Guest Blog: Clare Allen – The Defensive Role of Basing House and its Environs

Clare Allen

Clare Allen

Student Basingstoke Common Survey Project

We’re very happy to share the details of another fantastic project that will be happening at the same time as our dig.

Postgraduate student, Clare Allen, will be working at Basing House for the duration of the excavation, to investigate the surrounding landscape of the Civil War period of the site. Clare has written a guest blog post below about her plans.

Look out for Clare on Basingstoke Common when you come to visit us at the excavation!

Introducing Clare

My name is Clare and I’m a Masters student from the University of Southampton. I am carrying out my MSc in Archaeological Survey and Landscape. Consequently, this has led me to become interested in the application of geophysical survey techniques and how they can aid our archaeological and historical understanding of complex sites  such as Basing House.

Project Description

The purpose of my thesis is to understand the defensive role of Basing House through the application of Geophysics on Basingstoke Common. The main aims are to gain a greater understanding of the site within the broader landscape by examining the defensive features in the immediate area surrounding the grounds (Basingstoke Common).

It has been suggested that Basing House was ‘the scene of one of the most stirring acts of defiance that the country of Hampshire has ever known’ (Allen et al, 1999: vi).

Due to its defensive structures and location it was able to withstand defeat for three years, undergoing countless attacks.

Methodology

Through the use of magnetometry and potentially resistivity, I hope to discover some magnetic anomalies that will aid our understanding of Basing House and the defensive role it has played throughout its existence. The site will be divided into 30m by 30m grids expanding southwards down the common.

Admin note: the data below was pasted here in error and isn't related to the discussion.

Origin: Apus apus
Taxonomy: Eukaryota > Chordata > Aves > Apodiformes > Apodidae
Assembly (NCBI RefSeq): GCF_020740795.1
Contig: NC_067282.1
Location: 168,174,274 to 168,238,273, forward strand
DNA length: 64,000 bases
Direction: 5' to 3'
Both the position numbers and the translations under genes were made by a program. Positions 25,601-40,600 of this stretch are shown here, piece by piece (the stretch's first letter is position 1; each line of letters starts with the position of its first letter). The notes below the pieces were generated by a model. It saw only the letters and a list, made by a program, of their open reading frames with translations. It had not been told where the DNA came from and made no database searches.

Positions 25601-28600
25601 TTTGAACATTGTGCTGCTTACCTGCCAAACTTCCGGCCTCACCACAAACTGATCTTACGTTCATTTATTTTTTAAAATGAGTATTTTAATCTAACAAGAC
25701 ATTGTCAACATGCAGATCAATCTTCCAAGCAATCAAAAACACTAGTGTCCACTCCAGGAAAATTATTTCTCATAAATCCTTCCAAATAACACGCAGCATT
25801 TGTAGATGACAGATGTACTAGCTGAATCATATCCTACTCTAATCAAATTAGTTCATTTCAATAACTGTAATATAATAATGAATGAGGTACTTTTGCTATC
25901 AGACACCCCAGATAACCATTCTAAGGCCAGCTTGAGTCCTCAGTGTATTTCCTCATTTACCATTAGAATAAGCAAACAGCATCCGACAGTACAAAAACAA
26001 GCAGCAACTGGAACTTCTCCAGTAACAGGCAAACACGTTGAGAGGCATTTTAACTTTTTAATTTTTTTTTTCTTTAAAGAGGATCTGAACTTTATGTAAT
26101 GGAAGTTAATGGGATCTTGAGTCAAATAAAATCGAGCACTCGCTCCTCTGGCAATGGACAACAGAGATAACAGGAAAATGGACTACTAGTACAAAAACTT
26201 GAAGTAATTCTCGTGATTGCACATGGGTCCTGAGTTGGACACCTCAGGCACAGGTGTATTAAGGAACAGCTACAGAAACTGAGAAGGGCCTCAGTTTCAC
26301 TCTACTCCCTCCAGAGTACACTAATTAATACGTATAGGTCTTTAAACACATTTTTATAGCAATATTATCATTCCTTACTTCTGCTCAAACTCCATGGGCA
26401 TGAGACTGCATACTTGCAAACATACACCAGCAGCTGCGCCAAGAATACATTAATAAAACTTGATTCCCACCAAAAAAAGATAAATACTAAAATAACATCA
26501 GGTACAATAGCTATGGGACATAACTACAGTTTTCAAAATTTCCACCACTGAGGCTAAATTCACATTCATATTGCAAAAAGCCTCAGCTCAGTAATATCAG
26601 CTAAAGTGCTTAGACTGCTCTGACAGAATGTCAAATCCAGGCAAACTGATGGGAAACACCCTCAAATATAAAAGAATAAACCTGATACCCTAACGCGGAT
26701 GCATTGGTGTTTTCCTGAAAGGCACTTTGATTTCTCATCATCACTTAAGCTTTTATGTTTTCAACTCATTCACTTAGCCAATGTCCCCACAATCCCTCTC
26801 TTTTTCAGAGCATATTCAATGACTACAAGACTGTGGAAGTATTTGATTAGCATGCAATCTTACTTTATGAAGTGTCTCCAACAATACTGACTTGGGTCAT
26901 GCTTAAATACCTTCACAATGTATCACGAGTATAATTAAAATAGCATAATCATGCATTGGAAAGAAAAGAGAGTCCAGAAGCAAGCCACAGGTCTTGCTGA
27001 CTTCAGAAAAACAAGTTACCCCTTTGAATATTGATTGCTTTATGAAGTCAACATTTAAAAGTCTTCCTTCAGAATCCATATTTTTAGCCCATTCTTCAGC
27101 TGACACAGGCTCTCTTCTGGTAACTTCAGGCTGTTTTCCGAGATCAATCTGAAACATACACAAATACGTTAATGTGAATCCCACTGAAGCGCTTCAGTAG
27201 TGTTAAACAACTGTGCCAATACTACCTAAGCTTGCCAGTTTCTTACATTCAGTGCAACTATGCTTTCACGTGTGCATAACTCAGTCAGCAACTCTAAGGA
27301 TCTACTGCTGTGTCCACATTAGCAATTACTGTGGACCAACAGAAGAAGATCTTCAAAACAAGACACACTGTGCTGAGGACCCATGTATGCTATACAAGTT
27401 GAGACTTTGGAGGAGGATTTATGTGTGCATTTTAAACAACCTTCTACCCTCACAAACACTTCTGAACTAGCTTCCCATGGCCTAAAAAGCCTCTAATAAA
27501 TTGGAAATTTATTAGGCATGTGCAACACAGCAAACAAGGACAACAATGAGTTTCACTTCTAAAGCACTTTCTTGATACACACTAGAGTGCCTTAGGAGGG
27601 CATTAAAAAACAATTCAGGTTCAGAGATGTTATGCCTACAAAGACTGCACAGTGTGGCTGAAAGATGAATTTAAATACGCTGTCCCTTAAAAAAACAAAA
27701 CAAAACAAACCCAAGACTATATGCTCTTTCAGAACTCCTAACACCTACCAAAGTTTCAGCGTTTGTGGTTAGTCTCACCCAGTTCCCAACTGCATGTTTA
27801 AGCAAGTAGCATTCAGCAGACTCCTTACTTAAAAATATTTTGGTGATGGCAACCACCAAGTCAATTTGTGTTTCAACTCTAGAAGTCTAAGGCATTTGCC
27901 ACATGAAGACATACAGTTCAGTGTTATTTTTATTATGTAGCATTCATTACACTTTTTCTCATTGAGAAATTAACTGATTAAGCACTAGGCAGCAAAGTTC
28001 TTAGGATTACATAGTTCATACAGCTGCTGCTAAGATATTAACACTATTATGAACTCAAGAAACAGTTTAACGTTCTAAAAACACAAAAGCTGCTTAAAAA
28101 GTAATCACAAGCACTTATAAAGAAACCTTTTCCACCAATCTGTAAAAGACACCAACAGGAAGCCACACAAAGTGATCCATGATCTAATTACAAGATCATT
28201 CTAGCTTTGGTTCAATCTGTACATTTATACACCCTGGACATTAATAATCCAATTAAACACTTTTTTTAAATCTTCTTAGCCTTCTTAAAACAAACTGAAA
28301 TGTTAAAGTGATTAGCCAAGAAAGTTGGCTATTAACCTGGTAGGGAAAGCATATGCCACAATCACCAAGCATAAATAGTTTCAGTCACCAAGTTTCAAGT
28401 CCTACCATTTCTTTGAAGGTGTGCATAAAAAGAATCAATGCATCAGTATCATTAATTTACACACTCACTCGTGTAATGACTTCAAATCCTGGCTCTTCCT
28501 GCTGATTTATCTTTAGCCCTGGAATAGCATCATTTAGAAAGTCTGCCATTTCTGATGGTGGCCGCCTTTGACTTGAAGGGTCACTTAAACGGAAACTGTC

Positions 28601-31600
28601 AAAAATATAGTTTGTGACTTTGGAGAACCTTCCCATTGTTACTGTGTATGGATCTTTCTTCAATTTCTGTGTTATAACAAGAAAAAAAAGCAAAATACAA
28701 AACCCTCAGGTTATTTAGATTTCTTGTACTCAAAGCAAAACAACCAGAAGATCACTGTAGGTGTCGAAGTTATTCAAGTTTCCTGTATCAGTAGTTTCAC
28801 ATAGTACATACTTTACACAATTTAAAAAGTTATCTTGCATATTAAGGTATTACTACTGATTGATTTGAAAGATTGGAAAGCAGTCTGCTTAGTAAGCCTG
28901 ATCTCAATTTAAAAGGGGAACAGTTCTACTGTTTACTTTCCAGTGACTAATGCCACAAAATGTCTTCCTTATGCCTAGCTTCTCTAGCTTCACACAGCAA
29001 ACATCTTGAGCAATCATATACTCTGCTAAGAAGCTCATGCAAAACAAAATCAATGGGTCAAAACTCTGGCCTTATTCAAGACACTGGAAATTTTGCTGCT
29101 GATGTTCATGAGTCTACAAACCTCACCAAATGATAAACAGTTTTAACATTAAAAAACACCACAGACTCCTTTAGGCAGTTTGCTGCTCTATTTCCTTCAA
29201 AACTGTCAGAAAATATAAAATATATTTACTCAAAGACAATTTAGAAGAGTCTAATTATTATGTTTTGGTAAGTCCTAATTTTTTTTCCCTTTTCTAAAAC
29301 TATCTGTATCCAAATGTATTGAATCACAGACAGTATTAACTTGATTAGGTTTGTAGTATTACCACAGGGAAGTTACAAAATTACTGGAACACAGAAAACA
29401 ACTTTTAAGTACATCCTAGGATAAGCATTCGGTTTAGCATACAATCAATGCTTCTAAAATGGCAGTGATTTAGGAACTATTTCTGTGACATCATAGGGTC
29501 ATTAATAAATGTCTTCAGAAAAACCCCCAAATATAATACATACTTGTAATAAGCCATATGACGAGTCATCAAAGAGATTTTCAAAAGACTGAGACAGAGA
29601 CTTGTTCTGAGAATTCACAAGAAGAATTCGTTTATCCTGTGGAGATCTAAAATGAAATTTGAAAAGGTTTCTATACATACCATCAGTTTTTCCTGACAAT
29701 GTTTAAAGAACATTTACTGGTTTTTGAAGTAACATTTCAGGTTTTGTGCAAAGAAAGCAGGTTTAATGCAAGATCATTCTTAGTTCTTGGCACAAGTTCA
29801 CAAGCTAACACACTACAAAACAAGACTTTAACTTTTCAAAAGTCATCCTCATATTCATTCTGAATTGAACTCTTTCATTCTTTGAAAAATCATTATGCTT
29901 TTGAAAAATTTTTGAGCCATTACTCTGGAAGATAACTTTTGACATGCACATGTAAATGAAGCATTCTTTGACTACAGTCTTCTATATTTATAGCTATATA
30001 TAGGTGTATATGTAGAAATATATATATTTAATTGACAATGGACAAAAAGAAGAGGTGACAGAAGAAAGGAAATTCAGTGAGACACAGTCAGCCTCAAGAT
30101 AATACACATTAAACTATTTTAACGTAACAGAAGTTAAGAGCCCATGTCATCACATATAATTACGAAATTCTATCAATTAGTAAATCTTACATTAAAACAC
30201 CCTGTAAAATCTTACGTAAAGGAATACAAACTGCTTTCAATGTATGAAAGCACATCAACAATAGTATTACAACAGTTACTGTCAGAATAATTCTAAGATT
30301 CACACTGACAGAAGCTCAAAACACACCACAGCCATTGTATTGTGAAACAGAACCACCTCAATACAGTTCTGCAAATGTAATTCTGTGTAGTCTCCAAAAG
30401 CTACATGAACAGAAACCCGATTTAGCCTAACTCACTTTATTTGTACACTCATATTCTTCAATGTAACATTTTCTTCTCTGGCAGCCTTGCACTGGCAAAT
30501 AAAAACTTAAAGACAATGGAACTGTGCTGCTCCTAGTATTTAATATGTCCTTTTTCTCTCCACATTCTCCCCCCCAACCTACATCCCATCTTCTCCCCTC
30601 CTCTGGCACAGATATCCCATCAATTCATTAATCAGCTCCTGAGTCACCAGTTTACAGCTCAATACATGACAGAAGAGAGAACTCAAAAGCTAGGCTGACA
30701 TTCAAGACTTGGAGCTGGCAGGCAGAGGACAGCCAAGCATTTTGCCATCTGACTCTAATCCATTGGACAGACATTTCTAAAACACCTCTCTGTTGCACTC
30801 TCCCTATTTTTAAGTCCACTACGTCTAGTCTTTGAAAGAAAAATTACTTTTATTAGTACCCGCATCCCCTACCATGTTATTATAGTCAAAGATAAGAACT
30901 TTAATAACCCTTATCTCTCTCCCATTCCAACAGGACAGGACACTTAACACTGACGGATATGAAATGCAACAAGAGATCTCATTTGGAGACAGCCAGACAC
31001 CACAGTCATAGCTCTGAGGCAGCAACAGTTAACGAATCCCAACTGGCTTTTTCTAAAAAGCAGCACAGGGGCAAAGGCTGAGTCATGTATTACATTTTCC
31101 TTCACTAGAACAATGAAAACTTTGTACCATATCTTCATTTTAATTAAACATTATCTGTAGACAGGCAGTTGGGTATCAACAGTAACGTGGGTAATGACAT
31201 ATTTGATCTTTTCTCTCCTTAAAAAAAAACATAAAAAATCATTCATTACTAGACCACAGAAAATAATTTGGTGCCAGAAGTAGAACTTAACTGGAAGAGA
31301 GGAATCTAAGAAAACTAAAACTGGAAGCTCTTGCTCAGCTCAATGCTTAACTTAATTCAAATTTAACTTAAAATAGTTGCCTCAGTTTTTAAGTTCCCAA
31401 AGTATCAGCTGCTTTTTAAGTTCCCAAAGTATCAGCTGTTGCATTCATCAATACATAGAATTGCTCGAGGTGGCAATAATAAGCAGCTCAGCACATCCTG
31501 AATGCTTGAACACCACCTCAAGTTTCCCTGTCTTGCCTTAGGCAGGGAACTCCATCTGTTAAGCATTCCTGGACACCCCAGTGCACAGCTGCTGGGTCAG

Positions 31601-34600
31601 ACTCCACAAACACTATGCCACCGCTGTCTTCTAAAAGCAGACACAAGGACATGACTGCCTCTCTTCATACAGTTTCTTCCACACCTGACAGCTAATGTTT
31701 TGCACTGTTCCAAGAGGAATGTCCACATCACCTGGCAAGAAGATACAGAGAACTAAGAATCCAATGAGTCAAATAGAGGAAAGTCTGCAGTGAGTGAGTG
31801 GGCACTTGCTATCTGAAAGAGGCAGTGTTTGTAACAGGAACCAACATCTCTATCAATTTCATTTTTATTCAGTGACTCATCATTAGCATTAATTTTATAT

Once the gridding is complete the following geophysical techniques and methods implemented:

  1. Magnetometry survey using two Bartington Instrument, Grad 601 dual sensor fluxgate gradiometers. The magnetometry survey will be carried out at 0.25m intervals along traverses spaced 0.5m apart.
  2. Resistance survey will hopefully be undertaken using a Geoscan Research RM15 resistance meter, to 0.1 Ohm. Readings will be taken at 0.5m intervals along traverses spaced 0.5m apart in order to gain a higher resolution of results. If time allows it will be useful to get some grids covered with the resistance meter. On the areas that are showing magnetic anomalies, it would be useful to use the two techniques in conjunction with each other to build a greater comprehension of the site.
Figure 1: Shows the fluxgate gradiometer being used during the spring survey season by the University of Southampton.

Figure 1: Shows the fluxgate gradiometer being used during the spring survey season by the University of Southampton.

Once the data has been collected and processed I will be able to generate a series of digitised overlays in order to interpret the features that are appearing. In conjunction with the excavation season taking place from 22nd July – 11th August, more interesting information about the history Basing House should emerge.

Figure 2: Planned survey area [Area A indicating the first area to be surveyed, which will extend westwards into survey area B].

Figure 2: Planned survey area [Area A indicating the first area to be surveyed, which will extend westwards into survey area B].

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